• they're at risk of severe disease or outcomes;
  • they are not aware of the vaccine status of others around them; or
  • maintaining proper physical distancing is difficult.
People who serve the public

We encourage everyone who serves the public to wear a mask. This includes restaurant servers, retail and grocery store staff and hair stylists and barbers.

Businesses and organizations

Businesses and organizations may choose to follow their own policies and guidelines that are stricter than this guidance.

Health care providers and facilities

Health care facilities and health care providers should continue with masking policies in accordance with recommendations from the Chief Medical Officer of Health.

Masks in Yukon airports

Mask guidelines for travellers at Yukon airports are based on Canadian federal requirements and are the same throughout the airport terminal.

You must wear a mask when you’re in the restricted areas of an airport. Find out more about the federal requirements when you’re travelling by air.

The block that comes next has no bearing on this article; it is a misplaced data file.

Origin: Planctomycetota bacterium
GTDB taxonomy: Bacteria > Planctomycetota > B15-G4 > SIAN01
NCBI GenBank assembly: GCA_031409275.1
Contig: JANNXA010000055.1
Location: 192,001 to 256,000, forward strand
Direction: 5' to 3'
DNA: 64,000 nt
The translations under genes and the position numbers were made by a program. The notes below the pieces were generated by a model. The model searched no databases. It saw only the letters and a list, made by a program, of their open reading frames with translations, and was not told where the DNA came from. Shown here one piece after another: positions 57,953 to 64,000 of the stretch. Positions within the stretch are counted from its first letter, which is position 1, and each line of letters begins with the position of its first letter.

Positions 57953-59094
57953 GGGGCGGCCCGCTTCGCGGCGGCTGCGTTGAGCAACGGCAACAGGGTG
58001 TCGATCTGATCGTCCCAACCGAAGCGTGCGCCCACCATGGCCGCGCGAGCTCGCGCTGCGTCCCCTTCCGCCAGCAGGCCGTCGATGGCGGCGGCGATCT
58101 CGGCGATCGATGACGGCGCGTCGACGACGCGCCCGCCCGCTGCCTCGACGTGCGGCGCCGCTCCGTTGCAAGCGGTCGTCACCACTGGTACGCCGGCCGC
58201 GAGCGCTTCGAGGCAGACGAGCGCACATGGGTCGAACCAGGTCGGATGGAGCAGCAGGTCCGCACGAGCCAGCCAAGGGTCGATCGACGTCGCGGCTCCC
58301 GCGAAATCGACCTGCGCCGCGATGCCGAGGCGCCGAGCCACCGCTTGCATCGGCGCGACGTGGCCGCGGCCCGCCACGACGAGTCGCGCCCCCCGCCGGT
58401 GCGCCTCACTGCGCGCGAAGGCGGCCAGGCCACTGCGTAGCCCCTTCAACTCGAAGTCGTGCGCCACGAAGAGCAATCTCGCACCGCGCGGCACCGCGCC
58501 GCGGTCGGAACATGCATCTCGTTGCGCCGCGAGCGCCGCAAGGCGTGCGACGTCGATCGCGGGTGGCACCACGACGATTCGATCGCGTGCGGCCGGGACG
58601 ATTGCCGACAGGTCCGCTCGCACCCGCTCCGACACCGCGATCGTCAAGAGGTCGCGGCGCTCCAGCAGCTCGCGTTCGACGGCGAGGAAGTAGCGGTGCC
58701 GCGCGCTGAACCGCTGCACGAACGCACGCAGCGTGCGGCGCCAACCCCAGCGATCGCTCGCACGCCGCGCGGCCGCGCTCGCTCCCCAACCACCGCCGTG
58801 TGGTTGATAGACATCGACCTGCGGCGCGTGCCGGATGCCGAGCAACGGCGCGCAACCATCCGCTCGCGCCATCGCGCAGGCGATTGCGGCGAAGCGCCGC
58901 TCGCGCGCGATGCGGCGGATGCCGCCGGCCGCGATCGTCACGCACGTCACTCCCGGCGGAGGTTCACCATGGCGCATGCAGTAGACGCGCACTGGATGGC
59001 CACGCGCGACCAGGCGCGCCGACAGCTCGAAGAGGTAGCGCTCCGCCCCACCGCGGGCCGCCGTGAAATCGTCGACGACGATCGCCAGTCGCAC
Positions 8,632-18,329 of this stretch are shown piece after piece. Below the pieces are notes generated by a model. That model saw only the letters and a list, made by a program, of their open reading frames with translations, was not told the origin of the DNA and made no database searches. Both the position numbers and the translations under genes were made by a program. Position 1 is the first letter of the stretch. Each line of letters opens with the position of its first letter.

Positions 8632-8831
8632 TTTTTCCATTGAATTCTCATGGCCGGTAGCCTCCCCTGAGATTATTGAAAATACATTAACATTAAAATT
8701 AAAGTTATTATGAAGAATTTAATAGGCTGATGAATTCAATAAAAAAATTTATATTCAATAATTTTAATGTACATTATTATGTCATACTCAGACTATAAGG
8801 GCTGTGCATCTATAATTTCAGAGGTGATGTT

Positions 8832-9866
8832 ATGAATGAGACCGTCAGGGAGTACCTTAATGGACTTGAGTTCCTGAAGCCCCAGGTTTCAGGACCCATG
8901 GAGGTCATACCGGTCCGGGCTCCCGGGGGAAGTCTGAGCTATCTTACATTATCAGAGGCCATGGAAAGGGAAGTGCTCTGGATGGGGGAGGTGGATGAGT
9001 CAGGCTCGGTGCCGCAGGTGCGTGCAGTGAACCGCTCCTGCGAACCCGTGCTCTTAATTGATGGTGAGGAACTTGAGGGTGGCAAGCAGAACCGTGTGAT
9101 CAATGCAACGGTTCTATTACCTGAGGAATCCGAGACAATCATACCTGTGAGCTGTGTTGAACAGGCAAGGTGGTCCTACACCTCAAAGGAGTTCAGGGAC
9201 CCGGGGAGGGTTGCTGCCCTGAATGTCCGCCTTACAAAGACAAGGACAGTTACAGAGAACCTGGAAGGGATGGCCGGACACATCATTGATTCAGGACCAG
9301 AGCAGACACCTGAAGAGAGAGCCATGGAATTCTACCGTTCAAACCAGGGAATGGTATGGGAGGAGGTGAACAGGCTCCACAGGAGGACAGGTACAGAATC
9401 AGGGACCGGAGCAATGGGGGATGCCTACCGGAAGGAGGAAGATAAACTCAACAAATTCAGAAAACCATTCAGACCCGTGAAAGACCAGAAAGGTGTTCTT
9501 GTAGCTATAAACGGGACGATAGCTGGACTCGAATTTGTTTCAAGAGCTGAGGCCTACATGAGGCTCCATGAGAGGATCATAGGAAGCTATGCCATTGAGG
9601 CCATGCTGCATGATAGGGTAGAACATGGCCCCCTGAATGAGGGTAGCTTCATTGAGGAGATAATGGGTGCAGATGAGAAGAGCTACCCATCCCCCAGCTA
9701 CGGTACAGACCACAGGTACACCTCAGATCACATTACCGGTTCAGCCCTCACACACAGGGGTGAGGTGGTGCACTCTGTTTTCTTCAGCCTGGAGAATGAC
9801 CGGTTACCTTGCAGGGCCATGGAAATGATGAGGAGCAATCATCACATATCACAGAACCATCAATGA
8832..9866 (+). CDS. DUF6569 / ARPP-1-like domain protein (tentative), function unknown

We strongly recommend that you also wear a mask:  

  • in entrance ways;
  • at ticket counters;
  • in waiting areas before you go through security screening; and
  • in baggage areas.

The risk of being infected by COVID-19 increases with factors including the 3 Cs. Your risk is lower if you can avoid them.

The 3 Cs are:

  • closed spaces with poor ventilation;
  • crowded places with large numbers of people; and
  • close contact where it’s difficult to physically distance from others.

If you are not sure when to wear a mask ask yourself these questions to help you decide.

  • How many people will be in the space?
  • What are the risks of the space everyone’s in?
    • Is it large or small relative to the number of people in the space
    • Is it well-ventilated? Are windows and doors open?
    • Is it cleaned regularly?